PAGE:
The film, instead of focusing on the stylistic differences of each period, doubles down on the reincarnation aspect through not only through a somewhat altered usage of the comet-shaped birthmark but also re-casting actors in each story, creating for lack of a better word “soul connections” between characters that never existed before in the book. This is an interesting choice and in some ways, it works quite fabulously. There’s quite a nice pleasure in seeing Tom Hanks’ set of characters work their way towards redemption for past lives’ sins, and the emotional connection between characters played by Doona Bae and Jim Sturgess that lasts hundreds of years or more. It doesn’t always end up making sense. For example, a story taking place in 2012 has a characters played by Hugh Grant and Ben Whishaw (Grant’s character’s wife no less) preceded by a tale set in the 1970′s where Grant and Whishaw were playing different characters that were 40ish and 20ish respectively. Granted, that could be explained away easily, but I’m not fond of films that make their viewers fill in the blanks that specifically, luckily its a quite small quibble.

The film also highlights the idea of master-slave relationships and how oppression survives no matter what time-frame its viewed upon, and despite how civilized society claims to be. It’s quite a juxtaposition to see those with darker skin are made to be slaves in the earliest story and beaten and attacked by their own, whereas by the final story, those that have been in power eventually become savages after the height of their decadence.

In terms of positives, again, the newly invented narrative throughlines for many of the characters work quite well and create some very compelling arcs. For a film that relies a good deal on emotional connection, there is some wonderful chemistry between Doona Bae and Jim Sturgess, that works very well. Tom Hanks and Hugh Grant are clearly having a ball throughout, playing completely against their type quite often and for the most part succeeding. Hanks is especially quite good as Dr. Henry Goose in the first tale, chomping on scenery in an almost Shatner-like fashion. This is the kind of work I’d like to see from Hanks more often, rather than the middle-aged romantic dad he’s been playing on since the mid 2000′s. Finally, I cannot say enough good things about Ben Whishaw. I sincerely hope both this film and Skyfall turn him into a star. Whishaw’s performance as Robert Frobisher is very much in the Colin Firth mold and completely captivates the screen everytime he gets the chance. It also helps that James D’arcy’s Rufus Sixsmith is a perfectly cast companion for him, and they work together incredibly well for two men that share no dialogue at any point.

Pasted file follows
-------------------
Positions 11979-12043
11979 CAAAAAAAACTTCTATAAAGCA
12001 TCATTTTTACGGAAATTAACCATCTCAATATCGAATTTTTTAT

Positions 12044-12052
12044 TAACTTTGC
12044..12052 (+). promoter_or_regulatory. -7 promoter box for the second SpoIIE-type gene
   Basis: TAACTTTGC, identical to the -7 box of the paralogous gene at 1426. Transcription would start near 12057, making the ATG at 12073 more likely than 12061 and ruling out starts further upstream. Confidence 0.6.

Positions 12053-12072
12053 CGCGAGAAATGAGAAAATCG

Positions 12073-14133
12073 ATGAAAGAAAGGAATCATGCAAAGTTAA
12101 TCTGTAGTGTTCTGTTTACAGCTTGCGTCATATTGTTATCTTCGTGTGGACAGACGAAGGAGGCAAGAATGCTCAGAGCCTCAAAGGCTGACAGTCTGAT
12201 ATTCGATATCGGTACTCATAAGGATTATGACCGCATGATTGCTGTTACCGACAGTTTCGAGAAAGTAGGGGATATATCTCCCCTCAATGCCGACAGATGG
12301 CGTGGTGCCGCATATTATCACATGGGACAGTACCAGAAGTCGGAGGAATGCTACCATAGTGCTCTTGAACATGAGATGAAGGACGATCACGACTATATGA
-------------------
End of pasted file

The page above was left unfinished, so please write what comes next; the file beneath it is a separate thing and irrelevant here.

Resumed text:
In terms of negatives? The 1970′s story is pretty “been there, done that” taken on its own, and there’s some really telegraphed dialogue that I found wince-inducing, as well as a couple of awful scenes toward the end, where Doona Bae plays a Mexican sweat shop owner and a conclusion with one of the worst lines I’ve ever heard uttered in cinema, “My uncle was a scientist, but he believed love was real” ugh. It also feels like Halle Berry is sleep-walking through her roles in this film, so it’s no surprise that the story she is the lead in is my least favorite. In addition, Hanks and Berry do not work together well at all as possible romantic partners. It’s hard to really define why that is, but some actors have chemistry together, some sadly, do not. I would also be remiss if I didn’t mention the cross-racial and cross-gender makeup work that permeates the whole proceedings. In some cases it works well (Berry as the young jewish wife of Broadbent’s composer, Xun Zhou as a the younger sister of Hanks’ Zachry), but its quite distracting at times as well (none of the Anglo actors make particularly convincing Koreans, and the same goes for Doona Bae as Hugo Weaving’s Haskell Moore’s daughter in the first tale). I understand the thematic (and likely financial) reasons for making these choices though, and accept them on face value.

Though the key question isn’t how does it compare to the book, but does it stand up on its own, I would argue that indeed it does. Interestingly, I think those who have not read the book will be in a better position to appreciate the film. As of this writing, Cloud Atlas has already bombed out completely at the Box Office, which is a shame. It’s not a perfect film, but it certainly is a very, very good one. I often say that I prefer to see a film with high ambitions that fails to reach them, then see something that barely even tries at all and plays it safe (this past weekend’s Flight as an example). This is a film that deserves eyes and discussion, and I certainly hope it finds new life on DVD and becomes this generation’s Blade Runner or The Big Lebowski.
I give it 3 stars out 4. (or an B+ if you prefer)